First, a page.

Happy Sunday everyone!
Hope you’re all doing well! It’s raining here, but I’m not letting it dampen my spirits. Inspiration has been striking in many ways — more to come in tomorrow’s post.
For now, here’s a review. Warning… it’s not a happy one…
The Thirteen Hallows by Michael Scott & Colette Freedman
The Hallows. Ancient artifacts imbued with a primal and deadly power. But are they protectors of this world, or the keys to its destruction?
A gruesome murder in London reveals a sinister plot to uncover a two-thousand-year-old secret.
For decades, the Keepers guarded these Hallows, keeping them safe and hidden and apart from each other. But now the Keepers are being brutally murdered, their prizes stolen, the ancient objects bathed in their blood.
Now, only a few remain.
The premise of the novel caught my attention as did the cover and I had the highest expectations for it. Unfortunately, it has proven to be my first disappointing read of the year.
Sarah Miller is a young woman who is dragged into the centuries old legend of the Hallows when she encounters one of the Keepers. She then meets Owen, nephew to one of the Guardians, and the two become embroiled in the thicket of the mystery and danger. On the run from the police and the evil of the Dark Man and his mistress, Vyvienne, they must rely on each other and learn to trust on faith to survive.
Like I said, the idea behind the story is wonderful, and the mythology itself, drawn from many Welsh sources, added a flare to the novel, granting moments when the narrative showed glimmers of its potential. But these were too few and far-between to save an otherwise meandering story.
The first problem: far too many perspectives. I can’t even count the number of them that told the story and won’t try to here. The point is, the constant changing of perspectives even within one scene was off-putting and distracting. It slowed the pace, not quickened it!
The other problem: too much gratuitous sex and violence. I understand that the novel is a NA urban fantasy and so written for a mature audience. I’ve read the first three novels of Outlander and all of Game Thrones, plus I watch the show — all that to say that I’m not being prudish when I say that the overly descriptive details regarding any sex scene or action scene came across as superfluous.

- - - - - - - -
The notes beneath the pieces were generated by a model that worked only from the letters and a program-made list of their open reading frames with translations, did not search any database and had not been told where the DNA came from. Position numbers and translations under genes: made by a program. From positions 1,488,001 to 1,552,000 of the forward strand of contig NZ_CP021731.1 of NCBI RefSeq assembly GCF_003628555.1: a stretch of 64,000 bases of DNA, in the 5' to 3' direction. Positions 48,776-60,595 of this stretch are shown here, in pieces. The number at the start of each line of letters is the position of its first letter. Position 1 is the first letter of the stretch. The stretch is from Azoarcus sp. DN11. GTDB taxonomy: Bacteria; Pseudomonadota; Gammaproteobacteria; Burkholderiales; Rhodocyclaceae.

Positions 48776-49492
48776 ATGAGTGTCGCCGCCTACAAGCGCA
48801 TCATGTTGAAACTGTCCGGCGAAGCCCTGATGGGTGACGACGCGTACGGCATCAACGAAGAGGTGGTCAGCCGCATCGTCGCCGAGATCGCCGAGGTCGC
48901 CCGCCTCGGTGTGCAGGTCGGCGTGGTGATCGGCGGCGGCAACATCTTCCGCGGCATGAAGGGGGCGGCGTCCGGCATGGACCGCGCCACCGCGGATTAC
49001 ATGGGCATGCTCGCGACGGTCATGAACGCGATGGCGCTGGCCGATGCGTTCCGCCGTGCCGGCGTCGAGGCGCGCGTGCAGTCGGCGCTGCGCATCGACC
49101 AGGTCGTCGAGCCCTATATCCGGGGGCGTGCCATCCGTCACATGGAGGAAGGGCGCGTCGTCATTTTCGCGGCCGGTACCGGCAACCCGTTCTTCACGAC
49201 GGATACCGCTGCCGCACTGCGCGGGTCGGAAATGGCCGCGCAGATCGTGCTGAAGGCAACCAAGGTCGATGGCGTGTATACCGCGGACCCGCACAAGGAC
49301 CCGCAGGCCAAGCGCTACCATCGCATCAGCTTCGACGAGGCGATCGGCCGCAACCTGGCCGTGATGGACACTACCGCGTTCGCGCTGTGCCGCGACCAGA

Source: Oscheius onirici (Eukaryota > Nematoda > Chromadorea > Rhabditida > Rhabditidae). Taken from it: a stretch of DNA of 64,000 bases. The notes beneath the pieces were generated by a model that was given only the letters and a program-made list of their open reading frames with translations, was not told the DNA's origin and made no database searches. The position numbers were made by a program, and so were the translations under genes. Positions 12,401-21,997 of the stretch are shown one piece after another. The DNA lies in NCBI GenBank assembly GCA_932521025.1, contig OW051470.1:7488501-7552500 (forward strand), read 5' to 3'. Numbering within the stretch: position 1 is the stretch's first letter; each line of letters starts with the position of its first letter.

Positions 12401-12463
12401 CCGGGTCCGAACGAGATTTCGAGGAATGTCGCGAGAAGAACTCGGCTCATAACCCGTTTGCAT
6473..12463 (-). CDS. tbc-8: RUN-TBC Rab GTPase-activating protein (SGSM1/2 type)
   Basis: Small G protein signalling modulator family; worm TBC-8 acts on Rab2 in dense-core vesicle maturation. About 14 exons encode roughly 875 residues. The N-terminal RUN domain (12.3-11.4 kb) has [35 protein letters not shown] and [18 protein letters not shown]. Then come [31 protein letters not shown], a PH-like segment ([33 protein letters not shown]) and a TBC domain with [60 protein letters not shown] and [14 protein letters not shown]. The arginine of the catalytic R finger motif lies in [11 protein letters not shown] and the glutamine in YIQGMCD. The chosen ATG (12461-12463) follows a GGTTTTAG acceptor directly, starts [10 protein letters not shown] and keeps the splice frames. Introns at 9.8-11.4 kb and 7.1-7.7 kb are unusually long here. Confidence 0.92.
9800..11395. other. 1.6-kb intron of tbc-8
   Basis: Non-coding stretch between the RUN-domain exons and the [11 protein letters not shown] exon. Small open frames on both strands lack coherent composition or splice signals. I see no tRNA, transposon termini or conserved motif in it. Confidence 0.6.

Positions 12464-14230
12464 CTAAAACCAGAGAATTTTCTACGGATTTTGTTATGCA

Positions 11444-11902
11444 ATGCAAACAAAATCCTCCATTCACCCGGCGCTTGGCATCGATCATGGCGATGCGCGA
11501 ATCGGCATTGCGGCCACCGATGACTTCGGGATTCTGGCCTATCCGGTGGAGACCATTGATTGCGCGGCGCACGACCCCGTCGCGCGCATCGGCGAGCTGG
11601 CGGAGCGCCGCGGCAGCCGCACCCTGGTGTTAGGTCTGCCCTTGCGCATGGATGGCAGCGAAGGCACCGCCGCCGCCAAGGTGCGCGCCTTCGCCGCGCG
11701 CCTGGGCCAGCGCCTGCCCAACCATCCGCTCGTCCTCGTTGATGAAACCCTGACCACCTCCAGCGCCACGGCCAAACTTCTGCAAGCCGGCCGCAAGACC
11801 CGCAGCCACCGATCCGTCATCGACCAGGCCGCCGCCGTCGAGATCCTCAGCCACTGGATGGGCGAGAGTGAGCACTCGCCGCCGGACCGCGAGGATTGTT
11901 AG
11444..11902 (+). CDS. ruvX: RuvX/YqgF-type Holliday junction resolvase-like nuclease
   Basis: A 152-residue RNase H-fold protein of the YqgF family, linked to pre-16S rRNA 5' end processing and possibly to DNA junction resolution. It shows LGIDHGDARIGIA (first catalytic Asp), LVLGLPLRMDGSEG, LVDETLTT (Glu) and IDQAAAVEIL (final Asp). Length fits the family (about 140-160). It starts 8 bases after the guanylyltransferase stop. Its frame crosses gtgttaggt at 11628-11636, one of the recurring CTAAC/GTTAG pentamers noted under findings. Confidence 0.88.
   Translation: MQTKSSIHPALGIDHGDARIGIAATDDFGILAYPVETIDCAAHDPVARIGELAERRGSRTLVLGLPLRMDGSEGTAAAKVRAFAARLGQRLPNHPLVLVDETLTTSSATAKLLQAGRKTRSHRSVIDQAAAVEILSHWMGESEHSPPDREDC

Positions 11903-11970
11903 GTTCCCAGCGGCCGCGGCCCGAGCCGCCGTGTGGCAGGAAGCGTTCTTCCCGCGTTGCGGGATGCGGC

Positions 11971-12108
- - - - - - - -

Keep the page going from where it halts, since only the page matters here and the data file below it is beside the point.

The last problem I want to focus on are the characters. Because of the number of perspectives, protagonists Sarah and Owen tended to get lost in the narrative, the development of their relationship and overall character arcs never amounting to anything more than contrived epiphanies. Neither were remarkably likable or interesting. In all truth, the character I connected most with was Vyvienne (aka the nymphomaniac), only because her origins were unique and her perspective resonated the most with me (still could have done with less sex, but…)
The Thirteen Hallows promised a fascinating tale, but failed to deliver. A sequel is in the works, but I won’t be picking it up. I don’t recommend trying your hand on this one. If you’re looking for a good urban fantasy, one rooted in mythology, you’d be better off with Good Omens by Neil Gaiman & Terry Pratchett, American Gods by Neil Gaiman…in fact, anything by Neil Gaiman should do the trick 😉
May inspiration flow like ink upon your quill,